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The 'Age of Gas' Is Coming, GE Report Says

As an outgrowth of the North American shale revolution, natural gas increasingly will capture a bigger piece of global energy demand with a denser network offering greater flexibility and improved economics, according to a white paper released Friday by General Electric Corp. (GE).

Gas will transform from a mostly regional, marginal energy source to a focal point of global energy supply, said Peter Evans and Michael Farina, co-authors of the GE-backed report, "The Age of Gas & The Power of Networks." Large-scale multi-billion-dollar pipeline and liquefied natural gas (LNG) projects will anchor the gas network.

The report projects that global gas consumption will grow by 36% between now and 2025, increasing gas to 26% of global energy consumption. GE's white paper characterizes current global gas demand at 3,500 billion cubic meters (bcm) annually, or about 70% of today's global oil market. The projection is for gas to hit 4,800 bcm annually in 2025.

Annual global investment in natural gas will rise to nearly $400 billion over the next five years, and 30% of those investments will be for the use of gas in transportation, the GE report said.

While the paper is bullish, its authors also offer words of caution, noting that their Age of Gas outlook "is not a foregone conclusion." They note that many "complex pieces" need to fall in place. In the end, however, the report predicts that gas will win substantial market share globally from both oil and coal.

"Gas network growth and new supply options like shale gas, coupled with technology innovation, are contributing to creating greater network density, a greater flexibility, and improved economics," Evans and Farina concluded. "Indeed, the power of networks and the Age of Gas are closely inter-linked and will contribute to a range of valuable benefits."

Among the benefits that they cite in the 76-page report are significantly lower environmental emissions relative to other fossil fuels, synergies with more intermittent renewables, and contributions to overall energy system resilience to disruption.

Amy Myers Jaffe, executive director of energy and sustainability at the University of California-Davis, said on her blog that the GE report outlines "the incredible synergies" that could develop from the increasing links among ship, pipeline, rail and trucking networks for natural gas, LNG, compressed natural gas and small-scale generation and fueling systems.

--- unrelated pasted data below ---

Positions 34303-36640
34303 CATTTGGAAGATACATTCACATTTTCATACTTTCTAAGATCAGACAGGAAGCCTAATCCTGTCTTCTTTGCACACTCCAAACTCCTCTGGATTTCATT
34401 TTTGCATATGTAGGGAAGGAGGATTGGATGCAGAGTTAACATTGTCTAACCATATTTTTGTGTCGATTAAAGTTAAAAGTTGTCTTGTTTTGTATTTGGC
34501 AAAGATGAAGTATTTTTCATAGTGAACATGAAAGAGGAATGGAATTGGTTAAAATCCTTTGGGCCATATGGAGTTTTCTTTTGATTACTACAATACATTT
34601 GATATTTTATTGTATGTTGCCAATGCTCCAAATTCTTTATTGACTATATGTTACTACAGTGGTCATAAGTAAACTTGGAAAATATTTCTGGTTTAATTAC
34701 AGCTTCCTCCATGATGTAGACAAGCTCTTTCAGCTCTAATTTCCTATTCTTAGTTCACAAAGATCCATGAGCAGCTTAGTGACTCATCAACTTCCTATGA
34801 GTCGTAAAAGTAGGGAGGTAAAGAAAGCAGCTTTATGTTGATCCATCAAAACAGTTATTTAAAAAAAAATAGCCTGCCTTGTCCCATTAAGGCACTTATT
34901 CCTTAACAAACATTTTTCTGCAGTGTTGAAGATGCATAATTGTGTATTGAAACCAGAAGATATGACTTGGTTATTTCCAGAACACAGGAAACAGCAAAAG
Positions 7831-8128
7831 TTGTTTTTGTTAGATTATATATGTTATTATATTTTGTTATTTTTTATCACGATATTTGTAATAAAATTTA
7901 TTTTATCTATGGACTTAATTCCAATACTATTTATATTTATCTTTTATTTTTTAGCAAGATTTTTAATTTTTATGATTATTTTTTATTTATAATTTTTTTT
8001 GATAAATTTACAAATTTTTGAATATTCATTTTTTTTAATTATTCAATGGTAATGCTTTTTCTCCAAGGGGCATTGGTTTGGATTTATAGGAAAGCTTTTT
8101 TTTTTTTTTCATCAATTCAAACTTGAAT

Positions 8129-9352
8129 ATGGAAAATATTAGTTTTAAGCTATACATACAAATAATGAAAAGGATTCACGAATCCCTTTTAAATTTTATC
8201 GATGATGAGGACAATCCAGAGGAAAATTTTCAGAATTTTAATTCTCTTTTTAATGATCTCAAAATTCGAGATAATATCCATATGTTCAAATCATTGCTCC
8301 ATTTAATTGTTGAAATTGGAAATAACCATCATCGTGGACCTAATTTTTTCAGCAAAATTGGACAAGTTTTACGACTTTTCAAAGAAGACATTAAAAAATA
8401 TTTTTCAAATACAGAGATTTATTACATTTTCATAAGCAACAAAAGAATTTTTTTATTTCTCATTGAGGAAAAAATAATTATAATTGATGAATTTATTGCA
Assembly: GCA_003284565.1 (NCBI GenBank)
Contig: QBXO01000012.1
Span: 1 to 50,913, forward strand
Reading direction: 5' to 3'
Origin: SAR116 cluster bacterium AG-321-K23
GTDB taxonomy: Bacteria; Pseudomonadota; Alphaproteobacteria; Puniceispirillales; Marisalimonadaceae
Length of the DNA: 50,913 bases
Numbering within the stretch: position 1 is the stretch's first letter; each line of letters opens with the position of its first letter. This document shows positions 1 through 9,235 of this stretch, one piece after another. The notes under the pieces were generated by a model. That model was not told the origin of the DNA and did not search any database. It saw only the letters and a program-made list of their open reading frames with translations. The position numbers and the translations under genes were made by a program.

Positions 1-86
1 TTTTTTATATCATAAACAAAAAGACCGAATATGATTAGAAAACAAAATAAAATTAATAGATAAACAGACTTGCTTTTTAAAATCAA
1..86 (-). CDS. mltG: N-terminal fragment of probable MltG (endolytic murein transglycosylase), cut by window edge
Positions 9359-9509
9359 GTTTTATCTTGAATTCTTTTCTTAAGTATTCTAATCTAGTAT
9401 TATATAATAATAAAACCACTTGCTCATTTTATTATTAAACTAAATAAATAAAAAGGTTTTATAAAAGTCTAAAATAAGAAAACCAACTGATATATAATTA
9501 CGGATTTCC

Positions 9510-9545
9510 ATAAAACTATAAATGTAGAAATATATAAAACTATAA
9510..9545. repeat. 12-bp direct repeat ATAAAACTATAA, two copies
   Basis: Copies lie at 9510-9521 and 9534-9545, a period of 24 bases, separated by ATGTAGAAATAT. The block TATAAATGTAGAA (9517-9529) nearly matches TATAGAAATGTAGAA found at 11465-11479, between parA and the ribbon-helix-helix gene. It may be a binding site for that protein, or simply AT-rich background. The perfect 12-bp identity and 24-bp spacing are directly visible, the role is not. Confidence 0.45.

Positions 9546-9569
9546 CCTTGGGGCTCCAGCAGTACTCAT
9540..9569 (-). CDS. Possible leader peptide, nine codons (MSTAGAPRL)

Jaffe said the GE white paper makes it clear that the U.S. federal government needs to embrace global energy exports as a means of fostering competitive investment and more consumer choice. "The U.S. government needs to support the reform of the electricity utilities to hasten the transition that GE is describing in its white paper," Jaffe said.

The gas networks of technology and software, as well as the infrastructure ones, are becoming "more diverse and expanding globally," according to GE's report. That includes large-scale pipeline and massive new LNG projects, along with small-scale networks, including distributed and "satellite" gas applications (small power generation, microgrids and fueling stations).

Investments in gas infrastructure currently range from $250-$300 billion annually, and about a quarter of that is aimed at expanding gas transportation networks, the report noted. "Over the next five years, gas transportation network development is likely to account for nearly 30% of annual capital spending of $400 billion global gas industry," the authors said.

Ultimately, more global investment and continued technology innovations, particularly in exploration/production activities, will be needed to realize the new gas dominance, the report said. "This means redefining what is possible in gas operations, including enabling oil substitution, improved water management, reduction of fugitive emissions and gas flaring, and other new approaches to advance efficiency and electrification."

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